Sky and Telescope reports that the United Kingdom Infrared Telescope (UKIRT) is in danger of being shut down if its owners can’t find a buyer to keep it in operation.

The UK Infrared Telescope is not exactly a backyard scope. The 3.8-meter (149-inch) instrument is the second-largest infrared telescope in the world and the largest in the northern hemisphere.

Sky and Telescope says the UKIRT is endangered due to funding cuts to pay for other projects such as the European Extremely Large Telescope. One project which Sky and Telescope fails to mention is the James Webb Space Telescope. While the United States is bearing the brunt of the JWST’s $8+ billion price tag, European Space Agency partners (including the United Kingdom) are on the hook for €300 million ($387 million). That amount will likely increase if JWST’s schedule continues to slip.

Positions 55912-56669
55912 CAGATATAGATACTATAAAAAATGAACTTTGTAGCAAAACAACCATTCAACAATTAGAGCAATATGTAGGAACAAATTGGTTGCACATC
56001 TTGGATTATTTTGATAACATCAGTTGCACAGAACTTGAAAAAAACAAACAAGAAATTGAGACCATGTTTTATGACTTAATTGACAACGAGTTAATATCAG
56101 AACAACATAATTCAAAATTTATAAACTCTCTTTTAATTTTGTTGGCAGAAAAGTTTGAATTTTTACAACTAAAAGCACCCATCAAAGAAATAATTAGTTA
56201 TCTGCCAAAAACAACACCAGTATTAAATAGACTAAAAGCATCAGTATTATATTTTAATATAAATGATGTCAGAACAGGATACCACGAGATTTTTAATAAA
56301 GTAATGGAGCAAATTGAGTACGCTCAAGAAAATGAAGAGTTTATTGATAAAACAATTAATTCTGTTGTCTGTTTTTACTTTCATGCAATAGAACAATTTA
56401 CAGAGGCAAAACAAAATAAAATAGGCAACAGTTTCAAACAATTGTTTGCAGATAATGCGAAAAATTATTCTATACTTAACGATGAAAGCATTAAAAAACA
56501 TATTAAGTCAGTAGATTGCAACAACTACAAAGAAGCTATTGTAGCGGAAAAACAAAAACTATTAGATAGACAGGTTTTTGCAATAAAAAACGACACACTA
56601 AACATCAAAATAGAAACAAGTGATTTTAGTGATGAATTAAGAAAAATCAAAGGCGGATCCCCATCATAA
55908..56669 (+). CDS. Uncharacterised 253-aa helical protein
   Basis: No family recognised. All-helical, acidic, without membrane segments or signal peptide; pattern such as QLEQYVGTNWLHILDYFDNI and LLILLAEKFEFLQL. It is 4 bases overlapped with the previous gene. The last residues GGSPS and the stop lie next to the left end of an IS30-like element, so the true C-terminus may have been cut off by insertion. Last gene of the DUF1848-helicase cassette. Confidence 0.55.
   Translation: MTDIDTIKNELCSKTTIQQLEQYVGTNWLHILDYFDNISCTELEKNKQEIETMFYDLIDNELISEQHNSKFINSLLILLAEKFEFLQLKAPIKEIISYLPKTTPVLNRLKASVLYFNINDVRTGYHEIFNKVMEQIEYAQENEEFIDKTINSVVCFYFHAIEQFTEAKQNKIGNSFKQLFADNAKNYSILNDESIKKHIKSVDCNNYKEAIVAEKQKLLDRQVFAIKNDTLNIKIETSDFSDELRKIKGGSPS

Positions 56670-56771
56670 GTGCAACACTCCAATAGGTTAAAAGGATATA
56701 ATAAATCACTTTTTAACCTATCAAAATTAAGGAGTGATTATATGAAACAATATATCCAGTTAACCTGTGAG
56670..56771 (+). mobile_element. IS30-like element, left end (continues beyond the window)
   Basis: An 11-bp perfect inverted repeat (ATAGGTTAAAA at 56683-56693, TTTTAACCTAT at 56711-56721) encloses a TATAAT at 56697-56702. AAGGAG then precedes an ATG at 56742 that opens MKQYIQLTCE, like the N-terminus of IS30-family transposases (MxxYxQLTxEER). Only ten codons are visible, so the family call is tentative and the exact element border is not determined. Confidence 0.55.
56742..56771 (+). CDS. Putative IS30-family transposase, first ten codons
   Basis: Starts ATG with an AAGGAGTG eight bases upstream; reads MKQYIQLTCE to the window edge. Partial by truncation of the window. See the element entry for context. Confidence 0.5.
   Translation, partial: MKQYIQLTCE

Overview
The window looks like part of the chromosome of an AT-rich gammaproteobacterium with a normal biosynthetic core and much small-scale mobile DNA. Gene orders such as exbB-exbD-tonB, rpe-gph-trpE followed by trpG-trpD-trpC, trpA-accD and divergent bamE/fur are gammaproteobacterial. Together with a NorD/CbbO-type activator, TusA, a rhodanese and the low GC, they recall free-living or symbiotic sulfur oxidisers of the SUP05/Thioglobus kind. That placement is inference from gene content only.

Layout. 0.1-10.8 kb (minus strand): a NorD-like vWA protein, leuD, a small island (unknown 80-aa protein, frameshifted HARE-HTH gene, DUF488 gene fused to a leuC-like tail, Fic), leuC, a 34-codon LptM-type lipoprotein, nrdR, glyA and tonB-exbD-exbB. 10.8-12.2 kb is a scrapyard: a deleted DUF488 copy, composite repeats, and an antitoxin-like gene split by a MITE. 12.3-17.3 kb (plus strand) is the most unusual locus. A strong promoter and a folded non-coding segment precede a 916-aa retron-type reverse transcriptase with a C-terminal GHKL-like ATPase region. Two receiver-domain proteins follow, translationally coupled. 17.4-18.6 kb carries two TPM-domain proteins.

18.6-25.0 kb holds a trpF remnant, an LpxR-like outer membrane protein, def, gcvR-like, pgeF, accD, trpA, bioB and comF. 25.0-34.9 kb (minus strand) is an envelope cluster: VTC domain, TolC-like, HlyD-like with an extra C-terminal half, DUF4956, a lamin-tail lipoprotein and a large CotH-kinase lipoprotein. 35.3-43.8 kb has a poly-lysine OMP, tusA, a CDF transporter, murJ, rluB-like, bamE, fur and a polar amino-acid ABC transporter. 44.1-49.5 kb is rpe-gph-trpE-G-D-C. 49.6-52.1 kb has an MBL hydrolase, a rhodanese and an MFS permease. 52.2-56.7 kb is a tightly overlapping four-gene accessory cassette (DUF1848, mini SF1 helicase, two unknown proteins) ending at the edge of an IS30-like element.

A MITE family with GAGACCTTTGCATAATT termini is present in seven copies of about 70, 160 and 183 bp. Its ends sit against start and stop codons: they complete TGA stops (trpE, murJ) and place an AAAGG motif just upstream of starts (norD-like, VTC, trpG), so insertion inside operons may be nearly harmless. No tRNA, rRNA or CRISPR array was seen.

Sky and Telescope places the cost of keeping UKIRT open at $1.24 million. The European contribution to JWST would be sufficient to keep UKIRT open for 251 years.

When we observe the political decisions that surround professional science, it makes the case for citizen science even stronger. The decision-making process for astronomical projects is obviously out of whack, in the UK as well as the United States. Someone needs to start exploring for new sources of whack.

Written by Astro1 on October 10th, 2012 , Astronomy, Space Policy and Management

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